Beat it

Beat it

Drug for overactive bladder may help people lose weight, too



Brown fat, which burns energy, is hitting mainstream drug development in a big way
By Elizabeth Lopatto

A drug the US Food and Drug Administration has already approved to treat overactive bladder may also help patients lose weight, a small study shows. The compound is called mirabegron, which is sold by Astellas Pharma as Myrbetriq for overactive bladder. In a 12-man pilot study, researchers found it boosted their ability to burn energy, according to a study in the journal Cell Metabolism.
The drug targets a receptor called the β3-adrenergic receptor. It's expressed in a variety of places, like the bladder — but also on fat cells. That's what led the researchers to wonder if the compound might aid in burning energy. So the scientists gave 12 male volunteers four times the approved dose of Mybetriq. In all 12, the drug boosted metabolic activity, and increased the number of calories they burned while resting by an average of 200 calories at the peak of the drug's effectiveness. Over time, that works out to about an extra pound of fat burned off every two and a half weeks — without any additional effort. That is, assuming there aren't any complicating factors, says study author Aaron Cypess, who conducted the research when he was at the Joslin Diabetes Center and Harvard University (he is now the section head of translational physiology at the National Institutes of Health). He cautioned that his study was more of a snapshot than a movie; it's not clear what the effects of Myrbetriq are over the course of 12 or 24 hours. That research is next on his list; so is figuring out whether it's possible to induce brown fat activation with a lower dose. In other words: don't try this at home.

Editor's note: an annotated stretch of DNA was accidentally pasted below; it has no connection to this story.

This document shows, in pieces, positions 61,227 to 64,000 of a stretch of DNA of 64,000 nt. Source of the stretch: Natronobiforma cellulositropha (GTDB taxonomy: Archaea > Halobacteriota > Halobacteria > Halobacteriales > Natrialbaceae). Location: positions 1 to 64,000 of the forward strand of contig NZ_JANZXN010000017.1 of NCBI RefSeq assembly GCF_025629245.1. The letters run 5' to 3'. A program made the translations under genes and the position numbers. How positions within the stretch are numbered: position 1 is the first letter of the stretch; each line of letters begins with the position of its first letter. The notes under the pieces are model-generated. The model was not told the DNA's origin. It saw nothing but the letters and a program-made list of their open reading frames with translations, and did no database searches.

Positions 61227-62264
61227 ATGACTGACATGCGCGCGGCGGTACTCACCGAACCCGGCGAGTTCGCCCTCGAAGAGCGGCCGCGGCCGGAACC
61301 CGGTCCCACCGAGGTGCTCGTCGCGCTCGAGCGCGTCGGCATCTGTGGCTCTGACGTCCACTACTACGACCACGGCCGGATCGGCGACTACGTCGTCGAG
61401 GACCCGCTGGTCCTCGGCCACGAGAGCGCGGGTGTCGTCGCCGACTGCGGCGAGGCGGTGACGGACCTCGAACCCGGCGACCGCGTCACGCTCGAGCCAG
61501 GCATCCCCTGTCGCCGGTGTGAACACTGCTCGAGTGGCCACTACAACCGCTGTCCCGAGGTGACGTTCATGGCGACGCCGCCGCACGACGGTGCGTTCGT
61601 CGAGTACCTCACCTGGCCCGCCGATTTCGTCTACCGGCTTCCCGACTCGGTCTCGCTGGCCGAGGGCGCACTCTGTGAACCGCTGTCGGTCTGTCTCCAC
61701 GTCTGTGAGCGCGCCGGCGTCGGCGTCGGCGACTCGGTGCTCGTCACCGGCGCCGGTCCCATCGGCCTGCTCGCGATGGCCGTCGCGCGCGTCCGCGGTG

Today's discovery hinges on a specific kind of fatThe drug targets a receptor called the β3-adrenergic receptor. It's expressed in a variety of places, like the bladder — but also on fat cells. That's what led the researchers to wonder if the compound might aid in burning energy. So the scientists gave 12 male volunteers four times the approved dose of Mybetriq. In all 12, the drug boosted metabolic activity, and increased the number of calories they burned while resting by an average of 200 calories at the peak of the drug's effectiveness. Over time, that works out to about an extra pound of fat burned off every two and a half weeks — without any additional effort. That is, assuming there aren't any complicating factors, says study author Aaron Cypess, who conducted the research when he was at the Joslin Diabetes Center and Harvard University (he is now the section head of translational physiology at the National Institutes of Health). He cautioned that his study was more of a snapshot than a movie; it's not clear what the effects of Myrbetriq are over the course of 12 or 24 hours. That research is next on his list; so is figuring out whether it's possible to induce brown fat activation with a lower dose. In other words: don't try this at home.